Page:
|I like to think that Harry was a little piece of UNIT|
that The Doctor could carry around with him.
Returning to Classic Who has been exceedingly enjoyable. That was helped, by no end, by the fact that Season 12 is just so marvellous. Tom Baker's Doctor, even from his first few appearances, exudes a constant fun demeanour that finds ways to transform average scripts into instant Classics. The Holmes and Hinchcliffe era is oft considered a Golden Era for Doctor Who, and for very good reason.
One of the best things about Season 12 is probably the attempt to rekindle the continuity that existed between episodes in the early Hartnell Era, where serials didn't really exist and the show was managed on an episode-to-episode basis with individual episode titles. While the season doesn't go that far, the six stories produced as part of this season (including next season's premiere, Terror of the Zygons) follow a continuous plot from Harry's entry into the TARDIS in Robot to his departure at the end of it. There are plot elements that end up spanning the entirety of the arc, including the re-occurrence of the Nerva space station, humanity's escape from Earth in the future and The Doctor's messy divorce from UNIT.
Harry Sullivan goes through a half-decent amount of character development as the series progresses, from chauvinist ass in The Ark In Space through to loyal and brave friend come Genesis of the Daleks. I don't think that the character is a particularly memorable one, as the continuity makes his trip on the TARDIS feel remarkably short, but he is a nice enough presence while he's here. Ian Marter, the guy who played Harry, would later go on to become a big Who novelisation writer and was still working with the show up until his unfortunate death in 1986.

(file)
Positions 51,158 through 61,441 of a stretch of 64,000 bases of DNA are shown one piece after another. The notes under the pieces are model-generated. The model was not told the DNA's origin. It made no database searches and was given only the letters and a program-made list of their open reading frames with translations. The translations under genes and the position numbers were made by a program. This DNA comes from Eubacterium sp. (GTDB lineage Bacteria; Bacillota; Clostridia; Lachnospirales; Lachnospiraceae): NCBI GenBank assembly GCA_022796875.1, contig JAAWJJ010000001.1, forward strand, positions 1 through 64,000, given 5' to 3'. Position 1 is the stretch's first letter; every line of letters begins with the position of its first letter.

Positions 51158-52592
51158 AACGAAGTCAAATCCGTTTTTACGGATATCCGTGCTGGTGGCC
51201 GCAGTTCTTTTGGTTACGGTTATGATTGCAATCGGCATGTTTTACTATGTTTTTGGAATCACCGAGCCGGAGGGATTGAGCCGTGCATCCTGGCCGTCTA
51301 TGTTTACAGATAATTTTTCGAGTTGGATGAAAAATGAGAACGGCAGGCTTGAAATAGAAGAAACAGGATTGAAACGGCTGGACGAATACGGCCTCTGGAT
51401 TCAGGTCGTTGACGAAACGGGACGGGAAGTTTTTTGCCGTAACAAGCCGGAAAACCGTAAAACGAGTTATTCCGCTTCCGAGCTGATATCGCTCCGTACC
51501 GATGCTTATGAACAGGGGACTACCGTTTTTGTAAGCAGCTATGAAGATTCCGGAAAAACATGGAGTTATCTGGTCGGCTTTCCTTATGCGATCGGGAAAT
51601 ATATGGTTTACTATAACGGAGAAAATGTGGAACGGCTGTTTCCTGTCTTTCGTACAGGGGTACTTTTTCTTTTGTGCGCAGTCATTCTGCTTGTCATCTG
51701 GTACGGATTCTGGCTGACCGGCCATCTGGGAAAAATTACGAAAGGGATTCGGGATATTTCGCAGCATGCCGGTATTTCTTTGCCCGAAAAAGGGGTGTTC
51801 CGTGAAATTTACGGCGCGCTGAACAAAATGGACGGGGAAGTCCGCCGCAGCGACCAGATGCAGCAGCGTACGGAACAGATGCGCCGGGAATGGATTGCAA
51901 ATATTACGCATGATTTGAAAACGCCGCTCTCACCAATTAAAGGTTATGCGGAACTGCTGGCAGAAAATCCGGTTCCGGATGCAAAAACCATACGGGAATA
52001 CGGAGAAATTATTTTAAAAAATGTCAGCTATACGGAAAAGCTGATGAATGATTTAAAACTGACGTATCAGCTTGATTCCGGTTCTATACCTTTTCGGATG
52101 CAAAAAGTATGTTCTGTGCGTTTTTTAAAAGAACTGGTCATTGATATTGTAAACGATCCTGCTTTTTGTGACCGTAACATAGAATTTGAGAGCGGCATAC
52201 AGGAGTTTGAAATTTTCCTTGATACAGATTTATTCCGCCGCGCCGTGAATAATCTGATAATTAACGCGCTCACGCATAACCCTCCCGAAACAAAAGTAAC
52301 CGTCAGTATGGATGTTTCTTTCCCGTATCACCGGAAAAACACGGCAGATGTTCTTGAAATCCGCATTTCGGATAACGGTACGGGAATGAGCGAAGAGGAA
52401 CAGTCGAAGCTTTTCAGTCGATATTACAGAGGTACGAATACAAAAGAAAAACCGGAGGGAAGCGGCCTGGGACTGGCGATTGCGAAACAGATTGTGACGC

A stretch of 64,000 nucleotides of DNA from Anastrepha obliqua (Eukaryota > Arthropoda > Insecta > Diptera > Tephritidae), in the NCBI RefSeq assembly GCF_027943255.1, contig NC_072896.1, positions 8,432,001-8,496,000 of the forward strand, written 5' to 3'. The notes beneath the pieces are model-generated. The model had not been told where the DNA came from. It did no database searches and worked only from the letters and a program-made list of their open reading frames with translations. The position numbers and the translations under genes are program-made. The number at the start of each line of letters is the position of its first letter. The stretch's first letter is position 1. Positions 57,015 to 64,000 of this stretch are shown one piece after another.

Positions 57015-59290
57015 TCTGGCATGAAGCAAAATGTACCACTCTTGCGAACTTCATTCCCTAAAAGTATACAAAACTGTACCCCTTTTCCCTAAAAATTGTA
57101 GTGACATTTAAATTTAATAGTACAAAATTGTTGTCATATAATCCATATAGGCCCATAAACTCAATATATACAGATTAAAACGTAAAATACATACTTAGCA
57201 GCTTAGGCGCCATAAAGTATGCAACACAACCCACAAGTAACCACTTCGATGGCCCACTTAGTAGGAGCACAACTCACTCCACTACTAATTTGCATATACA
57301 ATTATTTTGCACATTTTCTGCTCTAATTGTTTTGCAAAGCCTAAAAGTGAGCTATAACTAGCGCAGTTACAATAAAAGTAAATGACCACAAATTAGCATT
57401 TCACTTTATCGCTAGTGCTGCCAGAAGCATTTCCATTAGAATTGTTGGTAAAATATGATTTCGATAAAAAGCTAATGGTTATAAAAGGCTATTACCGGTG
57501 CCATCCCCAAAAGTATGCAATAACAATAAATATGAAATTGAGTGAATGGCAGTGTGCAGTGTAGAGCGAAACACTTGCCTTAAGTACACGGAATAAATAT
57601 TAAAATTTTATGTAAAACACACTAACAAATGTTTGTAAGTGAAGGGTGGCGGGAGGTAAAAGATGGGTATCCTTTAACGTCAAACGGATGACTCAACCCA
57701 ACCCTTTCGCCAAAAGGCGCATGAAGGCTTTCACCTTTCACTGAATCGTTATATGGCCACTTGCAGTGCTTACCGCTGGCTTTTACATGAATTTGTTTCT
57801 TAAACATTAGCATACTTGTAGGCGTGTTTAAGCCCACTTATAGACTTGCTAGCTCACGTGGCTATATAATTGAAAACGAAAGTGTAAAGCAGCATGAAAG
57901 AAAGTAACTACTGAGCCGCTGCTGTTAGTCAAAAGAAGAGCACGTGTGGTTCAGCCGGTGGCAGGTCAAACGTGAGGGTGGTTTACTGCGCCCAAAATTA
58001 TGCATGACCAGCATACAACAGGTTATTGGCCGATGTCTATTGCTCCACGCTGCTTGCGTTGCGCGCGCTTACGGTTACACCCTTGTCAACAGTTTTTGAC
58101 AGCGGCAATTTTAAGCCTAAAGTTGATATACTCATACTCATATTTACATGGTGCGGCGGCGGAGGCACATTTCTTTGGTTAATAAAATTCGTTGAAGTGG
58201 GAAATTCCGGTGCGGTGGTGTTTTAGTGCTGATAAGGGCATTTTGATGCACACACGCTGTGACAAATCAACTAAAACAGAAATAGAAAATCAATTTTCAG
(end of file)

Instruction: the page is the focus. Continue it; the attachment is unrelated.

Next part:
|Sarah-Jane remains the constant companion for a while yet.|
One thing I have noticed is that Tom Baker's stuff hasn't drawn out the same level of sheer emotion in me as the JNT era (and the stuff immediately surrounding it) does. Perhaps because at this point everything is fine and dandy - there really aren't any big examples of backroom politics gone wrong, and the people in charge of the show knew what they were doing and just did it well. If anything can be said of this era so far, it's that there is some consistency to it, even when the standards slip below what we've come to expect.